At a time when the Early Years workforce is both expanding and becoming more diverse, practitioners in all settings and at all stages of their training will find this book a highly accessible and useful read. It is packed with ideas based on sound knowledge about how young children learn best. And the strength of this book is that it is firmly grounded in real classrooms with real children: it is worth noting that the ideas in the book are tried and tested in the author's classroom. I have been privileged on many occasions to visit Kate's classroom and have observed at first hand the many benefits to the children of learning mathematics through playful activities, not least the sense of fun and enjoyment it engenders.

    Finally, as more four-year-olds than ever are placed in primary school classrooms (Rogers and Rose, 2007) it is imperative that young children receive experiences that capture and nurture their natural curiosity and motivation to learn. Young children are powerful, creative and competent, and we must capitalize on this in our teaching. This book will certainly help practitioners to have courage to move beyond the ‘worksheet’ into more exciting and creative mathematical territory for both themselves and the children.

    Dr SueRogers, Institute of Education, London
    Donaldson, M. (1978) Children's Minds. London: Fontana.
    Edwards, C., Gandini, L. and Forman, G. (1998) The Hundred Languages of Children: The Reggio Emilia Approach,
    2nd Edition
    . London: Ablex Publishing.
    DfES (2007) Statutory Framework for the Early Years Foundation Stage. Nottingham: Department for Education and Skills.
    Rogers, S. and Evans, J. (2008) Inside Role Play in Early Childhood Education: Researching Children's Perspectives. London: Routledge.
    Rogers, S. and Rose, J. (2007) Ready for Reception? The advantages and disadvantages of single-point entry to school, Early Years, 27, 1, pp. 47–63.
  • Appendices

    Photocopiable 1: Independent play

    Photocopiable 2: Independent play in the outside play area

    Photocopiable 3: Observation sheet for Independent play

    Photocopiable 4: Record and assessment sheet for review time


    AlgorithmA step-by-step procedure for solving a specific problem, such as an addition, subtraction, multiplication or division problem.
    ArrayAn ordered collection of objects or numbers, often presented in rows or columns.
    CardinalThe number that indicates how many there are in a set.
    CDCreative development.
    CLLCommunication, language and literacy.
    Complementary additionThe mathematical operation that finds out how many more are needed to make a given number.
    ELGEarly Learning Goals.
    FSFoundation Stage
    ICTInformation and Communication Technology.
    IWBInteractive whiteboard
    KUWKnowledge and understanding of the world
    OrdinalA number denoting the position in a sequence, such as 1st, 2nd, 3rd, etc.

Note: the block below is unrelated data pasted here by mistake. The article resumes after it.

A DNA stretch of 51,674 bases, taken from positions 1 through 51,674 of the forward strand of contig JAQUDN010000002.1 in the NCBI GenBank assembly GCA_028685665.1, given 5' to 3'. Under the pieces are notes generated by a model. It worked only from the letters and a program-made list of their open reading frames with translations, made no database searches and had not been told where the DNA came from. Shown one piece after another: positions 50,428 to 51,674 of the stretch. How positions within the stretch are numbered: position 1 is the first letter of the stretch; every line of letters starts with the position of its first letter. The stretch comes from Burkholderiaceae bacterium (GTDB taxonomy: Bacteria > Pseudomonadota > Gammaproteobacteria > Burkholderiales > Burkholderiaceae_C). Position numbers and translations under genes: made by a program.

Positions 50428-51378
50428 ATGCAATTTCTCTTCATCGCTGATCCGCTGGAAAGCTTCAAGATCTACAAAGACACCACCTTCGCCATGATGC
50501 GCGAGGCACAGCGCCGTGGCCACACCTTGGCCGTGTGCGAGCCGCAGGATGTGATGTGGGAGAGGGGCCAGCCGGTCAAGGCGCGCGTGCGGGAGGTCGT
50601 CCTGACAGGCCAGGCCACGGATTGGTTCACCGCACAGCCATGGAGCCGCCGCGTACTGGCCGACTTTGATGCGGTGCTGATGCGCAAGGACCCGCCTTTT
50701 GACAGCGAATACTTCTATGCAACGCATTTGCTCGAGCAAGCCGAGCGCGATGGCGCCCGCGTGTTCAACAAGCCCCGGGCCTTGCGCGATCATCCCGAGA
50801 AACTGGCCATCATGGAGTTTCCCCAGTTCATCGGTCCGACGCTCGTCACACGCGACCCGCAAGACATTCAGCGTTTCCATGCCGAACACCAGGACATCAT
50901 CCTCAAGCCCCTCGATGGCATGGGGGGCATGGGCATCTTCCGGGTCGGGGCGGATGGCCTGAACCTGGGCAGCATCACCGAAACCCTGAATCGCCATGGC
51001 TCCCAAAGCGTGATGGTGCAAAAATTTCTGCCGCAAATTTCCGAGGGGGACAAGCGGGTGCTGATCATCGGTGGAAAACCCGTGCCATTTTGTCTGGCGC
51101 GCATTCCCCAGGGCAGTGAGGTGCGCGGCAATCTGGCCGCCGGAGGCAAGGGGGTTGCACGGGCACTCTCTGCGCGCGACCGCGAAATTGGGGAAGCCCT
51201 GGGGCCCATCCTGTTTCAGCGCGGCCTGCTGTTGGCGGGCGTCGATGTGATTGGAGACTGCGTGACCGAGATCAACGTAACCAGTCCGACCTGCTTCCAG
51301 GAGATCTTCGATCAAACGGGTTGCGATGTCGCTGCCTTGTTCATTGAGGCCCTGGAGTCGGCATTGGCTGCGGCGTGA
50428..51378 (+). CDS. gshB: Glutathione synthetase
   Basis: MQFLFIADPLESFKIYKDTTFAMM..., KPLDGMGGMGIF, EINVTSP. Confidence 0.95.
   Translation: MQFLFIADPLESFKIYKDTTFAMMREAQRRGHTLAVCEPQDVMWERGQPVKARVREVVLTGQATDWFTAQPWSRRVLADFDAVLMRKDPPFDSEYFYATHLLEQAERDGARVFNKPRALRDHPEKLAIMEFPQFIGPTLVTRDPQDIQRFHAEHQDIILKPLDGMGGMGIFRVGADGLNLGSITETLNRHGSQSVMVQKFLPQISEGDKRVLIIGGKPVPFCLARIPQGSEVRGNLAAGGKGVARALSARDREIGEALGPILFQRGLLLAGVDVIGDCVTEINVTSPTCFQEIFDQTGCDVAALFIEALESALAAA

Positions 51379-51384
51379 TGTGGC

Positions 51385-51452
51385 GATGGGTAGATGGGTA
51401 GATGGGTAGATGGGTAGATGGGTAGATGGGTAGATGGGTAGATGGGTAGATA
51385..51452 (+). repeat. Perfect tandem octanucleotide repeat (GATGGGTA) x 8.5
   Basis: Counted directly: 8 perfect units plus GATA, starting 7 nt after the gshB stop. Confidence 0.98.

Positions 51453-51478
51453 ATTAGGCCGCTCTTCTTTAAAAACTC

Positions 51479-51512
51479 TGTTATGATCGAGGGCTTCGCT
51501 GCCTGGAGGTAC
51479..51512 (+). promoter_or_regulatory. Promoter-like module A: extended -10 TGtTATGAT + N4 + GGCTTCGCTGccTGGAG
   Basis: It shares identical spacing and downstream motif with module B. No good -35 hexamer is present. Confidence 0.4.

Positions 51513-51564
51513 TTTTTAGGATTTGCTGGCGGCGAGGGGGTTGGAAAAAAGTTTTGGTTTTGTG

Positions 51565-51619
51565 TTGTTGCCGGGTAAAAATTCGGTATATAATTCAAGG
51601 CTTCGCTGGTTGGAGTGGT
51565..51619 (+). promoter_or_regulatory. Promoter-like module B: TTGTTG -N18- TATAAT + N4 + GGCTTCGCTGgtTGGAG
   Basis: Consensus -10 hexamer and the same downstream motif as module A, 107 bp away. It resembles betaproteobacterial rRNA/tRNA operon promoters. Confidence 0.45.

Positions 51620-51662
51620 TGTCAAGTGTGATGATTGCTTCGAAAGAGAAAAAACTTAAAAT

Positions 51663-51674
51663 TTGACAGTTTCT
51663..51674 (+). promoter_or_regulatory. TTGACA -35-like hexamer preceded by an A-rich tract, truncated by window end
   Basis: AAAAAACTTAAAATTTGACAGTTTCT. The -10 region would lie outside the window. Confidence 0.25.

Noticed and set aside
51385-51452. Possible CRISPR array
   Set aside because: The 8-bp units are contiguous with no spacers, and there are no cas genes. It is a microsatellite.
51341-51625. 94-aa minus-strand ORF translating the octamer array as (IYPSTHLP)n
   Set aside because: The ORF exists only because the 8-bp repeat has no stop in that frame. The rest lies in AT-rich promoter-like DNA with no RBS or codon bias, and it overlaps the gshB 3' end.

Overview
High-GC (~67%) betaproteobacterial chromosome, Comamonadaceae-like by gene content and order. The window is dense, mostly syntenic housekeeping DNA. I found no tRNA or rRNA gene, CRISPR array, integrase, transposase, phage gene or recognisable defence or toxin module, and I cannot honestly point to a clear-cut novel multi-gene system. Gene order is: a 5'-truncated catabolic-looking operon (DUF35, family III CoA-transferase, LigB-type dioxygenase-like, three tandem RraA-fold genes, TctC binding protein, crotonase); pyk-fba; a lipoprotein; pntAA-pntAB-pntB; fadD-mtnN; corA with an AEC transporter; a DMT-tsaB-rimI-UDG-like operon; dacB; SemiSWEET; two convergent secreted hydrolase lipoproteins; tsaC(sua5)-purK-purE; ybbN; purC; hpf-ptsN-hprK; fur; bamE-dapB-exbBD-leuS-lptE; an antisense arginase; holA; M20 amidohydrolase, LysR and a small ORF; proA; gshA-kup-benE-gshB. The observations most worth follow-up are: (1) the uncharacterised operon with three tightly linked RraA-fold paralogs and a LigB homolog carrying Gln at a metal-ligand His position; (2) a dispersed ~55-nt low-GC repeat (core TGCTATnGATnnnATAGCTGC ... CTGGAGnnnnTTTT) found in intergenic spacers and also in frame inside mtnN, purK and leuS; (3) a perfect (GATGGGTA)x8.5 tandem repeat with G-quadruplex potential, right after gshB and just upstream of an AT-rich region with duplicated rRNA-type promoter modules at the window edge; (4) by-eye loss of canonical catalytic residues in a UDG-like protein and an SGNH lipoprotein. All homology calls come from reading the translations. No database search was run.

PartitionThe act of dividing a set of of objects into two subsets.
    PDPhysical development.
    PEPhysical Education.
    PictogramA visual representation of data pictures to denote the nature of the information it represents.
    PNSPrimary National Strategy.
    PSRNProblem solving, resoning and number.
    REReligious Education.
    RotationThe movement of an object about a fixed point.
    SchemaRepeated patterns of behaviour in young children.
    SequenceObjects, shapes or numbers arranged in a line, such as cow, sheep, pig. When this is repeated several times, it forms a repeating pattern.
    SukkotJewish autumn festival during which families build a three-sided shelter (sukkah) with a roof made of branches and greenery in their garden. It reminds them of the Jews' journey from Egypt to Israel.
    SymmetryA picture or object that has ‘sameness’ on two sides.
    TessellationFitting shapes together without leaving gaps.
    TranslationMovement along a straight line.
    Yl/2Year 1/2.


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    Honda's SurpriseBrowne, Eileen (1994) Walker Books
    The Story of Little Babaji, Bannerman, Helen and Marcellino, Fred (1997) Ragged Bears
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    My Granny Went to Market: A Round the World Counting BookBlackstone, Stella (1995) Barefoot Books
    Mr MagnoliaBlake, Quentin (1999) Red Fox
    Handa's HenBrowne, Eileen (2002) Walker Books
    Engines, EnginesBruce, Lisa (2001) Trafalgar Square
    1, 2, 3, to the Zoo: A Counting BookCarle, Eric (1987) Hamish Hamilton
    Out for the CountCave, Kathryn (1991) Frances Lincoln Ltd
    Ten Green MonstersClarke, Gus (1993) Andersen Press
    One Green IslandHard, Charlotte (1996) Walker Books
    Emeka's GiftOneyefulu, Ifeoma (1995) Frances Lincoln Ltd
    Addition and Subtraction
    Five Little DucksBeck, Ian (1992) Orchard Books
    Ten SeedsBrown, Ruth (2001) Andersen Press
    Many Hands Counting BookGranstorm, Brita (1999) Walker Books
    Ten Red ApplesMiller, Virginia (2002) Walker Books
    Ten Terrible PiratesRogers, Paul and Emma (1994) David Bennett